Review – BHL Hodor PSU

John Tron Davidson
January 13, 2020
February 10, 2021


Game Of Thrones was quite the thing. Whether or not you watched it, it’s been a fiscal success at the very least, and the furore surrounding it has been equally pronounced. In keeping with the drama of the show, I’ve decided to cast my eye over one of the fastest, most relentless picks in my collection, the BHL Hodor. Made by one Brock Little – whom you can read an interview with here – the Hodor is a hefty hammer, and if you’re a guitarist who likes the fast lane, do yourself a favour and read on.

Operating out of Hong Kong, Mr. Little deals primarily in extreme picks – whether that’s in thickness or materials, nothing about the BHL gear is wishy-washy. My experiences so far have comprised the grip-beyond-reason of the Exultem and the unyielding stiffness of the Megalodon, but the Hodor is something else. Crafted from PSU and 5.6mm deep at its thickest point, it’s not a floppy acoustic strummer, nor is it intended to be. By the time this came into my possession I had played picks of 9mm and up, so the beef didn’t bother me, and in truth, if you’ve been interested in heavier picks and aren’t sure where to start, this is a good spot.

A plain plectrum at first glance, there’s a great deal more going on than you’d imagine, and our chunky pal hides much subtlety. The gripping surface is finely brushed to give a matte-ish texture, while the outer edges are polished to an almost hilarious degree. Though this is common practice with materials like acrylic, seeing it done with this infinitely harder substance lends the Hodor a curiously purposeful air. The faces are meant for holding, and the edges for striking – there’s no ambiguity, and though this is by no means a wallflower thanks to its imposing girth, the absence of any visual flashiness meant that I wasn’t thinking about how cool it looked – I was there to merc riffs.

It’s a great feeling, if a little odd at first. This is because the Hodor isn’t a flat surface – there’s a very slight concave to one side, resulting in an overhang onto the other side of the plectrum. Clearly designed to encourage grip and to work with the contours of your thumb and finger, I found that it worked both ways round, though I did prefer the curve going towards my thumb. I’ve seen this shaping on some of Brock’s other work, and it’s testament to the obvious time taken in development that it’s been realised so well. When you get your hands on one of these that feeling might be something you’re conscious of, but once you’re 20 minutes deep in the most physically relaxing jam of your life you’ll wonder why you didn’t get it sooner.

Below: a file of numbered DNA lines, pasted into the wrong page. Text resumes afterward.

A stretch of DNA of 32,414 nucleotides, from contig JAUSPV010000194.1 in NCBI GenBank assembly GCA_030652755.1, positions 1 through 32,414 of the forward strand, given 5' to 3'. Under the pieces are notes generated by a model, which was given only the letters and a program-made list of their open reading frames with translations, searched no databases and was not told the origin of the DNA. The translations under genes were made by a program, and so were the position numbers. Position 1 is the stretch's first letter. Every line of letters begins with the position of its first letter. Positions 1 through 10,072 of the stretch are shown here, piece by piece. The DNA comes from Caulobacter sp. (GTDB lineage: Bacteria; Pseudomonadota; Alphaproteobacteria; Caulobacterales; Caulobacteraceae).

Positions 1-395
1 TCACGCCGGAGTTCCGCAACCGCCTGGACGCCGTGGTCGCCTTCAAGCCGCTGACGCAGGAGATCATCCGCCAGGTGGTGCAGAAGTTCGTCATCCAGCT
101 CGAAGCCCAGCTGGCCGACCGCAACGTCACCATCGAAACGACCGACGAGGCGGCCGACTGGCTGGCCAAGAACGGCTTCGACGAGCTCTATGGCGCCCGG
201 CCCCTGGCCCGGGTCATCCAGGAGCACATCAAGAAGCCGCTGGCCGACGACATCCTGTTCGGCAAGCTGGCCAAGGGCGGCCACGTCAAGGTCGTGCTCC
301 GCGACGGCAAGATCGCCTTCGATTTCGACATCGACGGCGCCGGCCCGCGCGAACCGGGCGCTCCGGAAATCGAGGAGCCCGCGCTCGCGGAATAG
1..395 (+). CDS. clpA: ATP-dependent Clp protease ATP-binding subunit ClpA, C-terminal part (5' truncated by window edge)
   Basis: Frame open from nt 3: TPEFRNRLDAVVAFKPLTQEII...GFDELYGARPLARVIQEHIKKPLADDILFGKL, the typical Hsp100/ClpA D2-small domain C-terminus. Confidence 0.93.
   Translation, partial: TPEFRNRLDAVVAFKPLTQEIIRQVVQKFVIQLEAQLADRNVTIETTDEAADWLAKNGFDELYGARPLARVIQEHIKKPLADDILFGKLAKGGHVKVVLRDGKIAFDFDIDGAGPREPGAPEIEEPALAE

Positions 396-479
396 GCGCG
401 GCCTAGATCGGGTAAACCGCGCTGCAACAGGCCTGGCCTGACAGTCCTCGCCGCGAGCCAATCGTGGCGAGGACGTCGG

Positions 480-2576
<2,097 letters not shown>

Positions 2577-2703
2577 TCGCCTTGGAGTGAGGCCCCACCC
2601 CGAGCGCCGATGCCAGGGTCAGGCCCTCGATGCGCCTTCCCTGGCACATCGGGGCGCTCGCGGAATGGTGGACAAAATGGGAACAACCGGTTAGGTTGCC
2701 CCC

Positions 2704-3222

All that being said, let’s talk Toan. It might come as a shock that this pick is tonally not an exploding warhead. The almost impossible slickness means that getting a chonking, dj0nting rattle on the go is harder than you might think, but if I might venture, there’s more to thick plectrums than just shredding and distorted barbarism. The Hodor is weirdly languid, and remains one of the most wrist-friendly picks I own. Certainly, the scope for tearing about at demented speeds is more than present and the power is quite significant, but I found it led me to a more grandiose, fluid place than I thought it might. As that’s my thing, I was pleased. It wouldn’t be my first choice for jazz as it’s a little too pokey at the front for that, but for the adventurous country picker or late-hours bluesist I can see the Hodor having plenty of appeal. Playing a lot of eastern-influenced material, I loved its supple potency – like the belly of the dancer, one might say. Were I to be extra dramatic, it’s a bit like Rick in Casablanca, if Bogart chirped a lot because of his polished thickness.

That’s the only complaint really – all picks I’ve come across at this thickness and level of polish chirp like budgies being tortured for information, and it’s either something that bothers you or it’s not. In the heat of battle it’s a difficult thing to discern, but if you’re not used to big plectrums you’ll likely notice it acutely. I’m not sure if the Hodor was designed with a specific purpose – it comes in three materials (UHMWPE/Ultem/PSU) and has a broad, sharpened tip – and it’s possessed of a knowing, learned sound. I wouldn’t call it serious necessarily – contented would probably be closer. It’s at peace with itself, and rewards the player for taking their time, like Speedy Gonzalez in Mr. Miagi’s body. Serene.


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